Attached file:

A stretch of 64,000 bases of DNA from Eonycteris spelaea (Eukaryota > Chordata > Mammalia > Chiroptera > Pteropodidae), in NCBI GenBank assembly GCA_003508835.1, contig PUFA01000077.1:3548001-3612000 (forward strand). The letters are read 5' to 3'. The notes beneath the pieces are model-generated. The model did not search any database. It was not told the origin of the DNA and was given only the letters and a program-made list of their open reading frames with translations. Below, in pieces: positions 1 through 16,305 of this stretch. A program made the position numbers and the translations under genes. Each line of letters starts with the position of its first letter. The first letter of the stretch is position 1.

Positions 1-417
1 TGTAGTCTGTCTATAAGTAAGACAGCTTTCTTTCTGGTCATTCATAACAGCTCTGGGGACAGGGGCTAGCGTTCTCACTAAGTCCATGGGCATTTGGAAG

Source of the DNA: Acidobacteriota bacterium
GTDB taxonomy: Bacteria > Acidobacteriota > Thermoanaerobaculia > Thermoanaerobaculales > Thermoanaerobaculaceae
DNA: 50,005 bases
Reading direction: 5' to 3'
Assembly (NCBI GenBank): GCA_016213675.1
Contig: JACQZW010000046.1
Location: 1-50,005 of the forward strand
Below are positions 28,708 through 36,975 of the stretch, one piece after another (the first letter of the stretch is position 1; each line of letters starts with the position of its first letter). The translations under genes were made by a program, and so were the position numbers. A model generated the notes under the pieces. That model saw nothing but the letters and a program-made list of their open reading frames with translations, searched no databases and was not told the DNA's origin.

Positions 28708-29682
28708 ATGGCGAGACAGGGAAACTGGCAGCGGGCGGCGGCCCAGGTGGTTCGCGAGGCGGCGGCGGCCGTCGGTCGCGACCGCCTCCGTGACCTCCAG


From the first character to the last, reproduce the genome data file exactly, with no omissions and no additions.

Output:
A stretch of 64,000 bases of DNA from Eonycteris spelaea (Eukaryota > Chordata > Mammalia > Chiroptera > Pteropodidae), in NCBI GenBank assembly GCA_003508835.1, contig PUFA01000077.1:3548001-3612000 (forward strand). The letters are read 5' to 3'. The notes beneath the pieces are model-generated. The model did not search any database. It was not told the origin of the DNA and was given only the letters and a program-made list of their open reading frames with translations. Below, in pieces: positions 1 through 16,305 of this stretch. A program made the position numbers and the translations under genes. Each line of letters starts with the position of its first letter. The first letter of the stretch is position 1.

Positions 1-417
1 TGTAGTCTGTCTATAAGTAAGACAGCTTTCTTTCTGGTCATTCATAACAGCTCTGGGGACAGGGGCTAGCGTTCTCACTAAGTCCATGGGCATTTGGAAG

Source of the DNA: Acidobacteriota bacterium
GTDB taxonomy: Bacteria > Acidobacteriota > Thermoanaerobaculia > Thermoanaerobaculales > Thermoanaerobaculaceae
DNA: 50,005 bases
Reading direction: 5' to 3'
Assembly (NCBI GenBank): GCA_016213675.1
Contig: JACQZW010000046.1
Location: 1-50,005 of the forward strand
Below are positions 28,708 through 36,975 of the stretch, one piece after another (the first letter of the stretch is position 1; each line of letters starts with the position of its first letter). The translations under genes were made by a program, and so were the position numbers. A model generated the notes under the pieces. That model saw nothing but the letters and a program-made list of their open reading frames with translations, searched no databases and was not told the DNA's origin.

Positions 28708-29682
28708 ATGGCGAGACAGGGAAACTGGCAGCGGGCGGCGGCCCAGGTGGTTCGCGAGGCGGCGGCGGCCGTCGGTCGCGACCGCCTCCGTGACCTCCAG